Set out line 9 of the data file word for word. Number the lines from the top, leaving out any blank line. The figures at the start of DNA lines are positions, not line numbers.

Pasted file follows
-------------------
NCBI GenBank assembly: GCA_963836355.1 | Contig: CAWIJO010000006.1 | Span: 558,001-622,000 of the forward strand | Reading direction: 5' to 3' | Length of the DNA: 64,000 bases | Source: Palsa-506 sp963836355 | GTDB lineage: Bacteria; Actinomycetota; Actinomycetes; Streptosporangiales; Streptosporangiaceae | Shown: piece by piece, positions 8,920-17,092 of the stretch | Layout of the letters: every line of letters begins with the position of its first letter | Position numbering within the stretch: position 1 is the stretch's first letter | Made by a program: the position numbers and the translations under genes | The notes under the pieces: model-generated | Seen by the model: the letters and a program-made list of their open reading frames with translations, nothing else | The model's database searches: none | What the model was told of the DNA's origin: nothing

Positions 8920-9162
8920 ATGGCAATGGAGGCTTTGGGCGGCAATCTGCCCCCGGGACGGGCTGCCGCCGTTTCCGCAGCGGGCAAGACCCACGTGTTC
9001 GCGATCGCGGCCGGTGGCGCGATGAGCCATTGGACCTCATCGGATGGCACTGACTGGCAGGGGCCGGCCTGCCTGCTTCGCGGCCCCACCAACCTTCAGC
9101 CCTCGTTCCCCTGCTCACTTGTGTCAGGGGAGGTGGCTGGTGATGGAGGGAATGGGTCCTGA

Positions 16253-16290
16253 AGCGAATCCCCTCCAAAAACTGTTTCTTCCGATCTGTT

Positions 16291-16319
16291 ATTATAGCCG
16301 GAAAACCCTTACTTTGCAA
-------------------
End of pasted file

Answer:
16291 ATTATAGCCG